(BBC) – The brutal gang rape and murder of an eight-year-old girl has sparked outrage and anger across India.
The body of Asifa Bano, who belonged to a Muslim nomadic tribe, was found in a forest on 17 January near Kathua city of Indian-administered Kashmir.
The story made headlines this week when Hindu right-wing groups protested over the arrest of eight Hindu men.
The case has become a religious flashpoint in an already polarised Indian region.
The men the police have arrested include a retired government official, four police officers and a minor – all of them belong to a local Hindu community that has been involved in a land dispute with the Muslim nomads.
The crime took place in one of India’s most restive regions. Since 1989, there has been an armed revolt in the Muslim-majority Kashmir valley against Indian rule – they valley is adjacent to Hindu-majority Jammu.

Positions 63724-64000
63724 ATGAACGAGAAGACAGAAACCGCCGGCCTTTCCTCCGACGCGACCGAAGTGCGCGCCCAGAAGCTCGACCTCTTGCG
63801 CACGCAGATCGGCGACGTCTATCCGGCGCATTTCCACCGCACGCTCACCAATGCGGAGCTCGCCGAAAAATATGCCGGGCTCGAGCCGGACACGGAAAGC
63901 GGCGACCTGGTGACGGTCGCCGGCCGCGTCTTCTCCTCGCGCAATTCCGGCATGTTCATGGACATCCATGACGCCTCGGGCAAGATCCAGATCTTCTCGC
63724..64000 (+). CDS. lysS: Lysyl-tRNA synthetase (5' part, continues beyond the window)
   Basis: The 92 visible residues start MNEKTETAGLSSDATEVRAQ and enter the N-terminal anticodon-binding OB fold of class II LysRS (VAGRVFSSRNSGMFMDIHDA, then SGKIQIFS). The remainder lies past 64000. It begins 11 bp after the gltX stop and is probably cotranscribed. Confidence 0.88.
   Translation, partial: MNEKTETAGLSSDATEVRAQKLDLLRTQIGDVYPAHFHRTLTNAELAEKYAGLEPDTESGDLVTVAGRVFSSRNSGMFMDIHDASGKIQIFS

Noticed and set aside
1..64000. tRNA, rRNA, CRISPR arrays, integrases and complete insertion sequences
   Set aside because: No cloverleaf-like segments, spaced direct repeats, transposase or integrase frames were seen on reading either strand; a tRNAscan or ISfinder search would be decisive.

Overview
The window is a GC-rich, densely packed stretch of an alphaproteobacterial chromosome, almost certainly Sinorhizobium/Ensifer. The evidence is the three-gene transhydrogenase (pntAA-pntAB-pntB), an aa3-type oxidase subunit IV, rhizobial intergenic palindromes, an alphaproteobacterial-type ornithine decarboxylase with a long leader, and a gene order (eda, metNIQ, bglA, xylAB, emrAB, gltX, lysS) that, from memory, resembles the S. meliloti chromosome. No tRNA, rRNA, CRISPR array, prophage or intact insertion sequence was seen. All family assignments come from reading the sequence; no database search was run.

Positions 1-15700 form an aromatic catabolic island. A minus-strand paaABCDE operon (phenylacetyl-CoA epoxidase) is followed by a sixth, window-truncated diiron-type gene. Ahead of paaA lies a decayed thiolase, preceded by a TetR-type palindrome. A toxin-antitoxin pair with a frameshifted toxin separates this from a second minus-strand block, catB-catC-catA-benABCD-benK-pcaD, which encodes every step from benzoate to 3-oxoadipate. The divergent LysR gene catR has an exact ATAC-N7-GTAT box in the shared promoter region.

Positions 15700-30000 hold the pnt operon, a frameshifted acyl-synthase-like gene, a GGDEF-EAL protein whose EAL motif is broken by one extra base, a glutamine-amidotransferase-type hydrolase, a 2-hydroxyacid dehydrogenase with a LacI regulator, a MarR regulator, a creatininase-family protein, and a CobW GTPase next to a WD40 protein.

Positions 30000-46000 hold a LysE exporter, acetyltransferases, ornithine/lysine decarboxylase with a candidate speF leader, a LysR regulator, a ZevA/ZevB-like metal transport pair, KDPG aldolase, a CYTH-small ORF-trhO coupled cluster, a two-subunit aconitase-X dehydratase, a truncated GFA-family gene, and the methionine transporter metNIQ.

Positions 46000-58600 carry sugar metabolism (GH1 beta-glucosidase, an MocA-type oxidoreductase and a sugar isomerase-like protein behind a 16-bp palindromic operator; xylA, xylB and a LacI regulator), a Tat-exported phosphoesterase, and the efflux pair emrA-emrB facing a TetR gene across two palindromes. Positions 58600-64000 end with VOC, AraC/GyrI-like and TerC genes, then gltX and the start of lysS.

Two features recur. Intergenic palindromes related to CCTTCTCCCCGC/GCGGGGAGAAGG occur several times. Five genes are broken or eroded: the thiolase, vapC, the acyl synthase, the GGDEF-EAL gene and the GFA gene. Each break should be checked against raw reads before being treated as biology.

Asifa’s family belongs to a community of Muslim nomadic shepherds who crisscross the Himalayas with their livestock. In the winter, they often travel from the valley to Jammu, where they use public forest land for grazing – this has recently brought them into conflict with some Hindu residents in the region.
Investigators believe that the accused men wished to force the nomads out of Jammu. After they were arrested, lawyers in Jammu city tried to stop police entering the court to file a charge sheet.
The lawyers were believed to be supporting a Hindu right-wing group that has alleged that the accused men are innocent, and have demanded that the case be transferred to India’s federal police.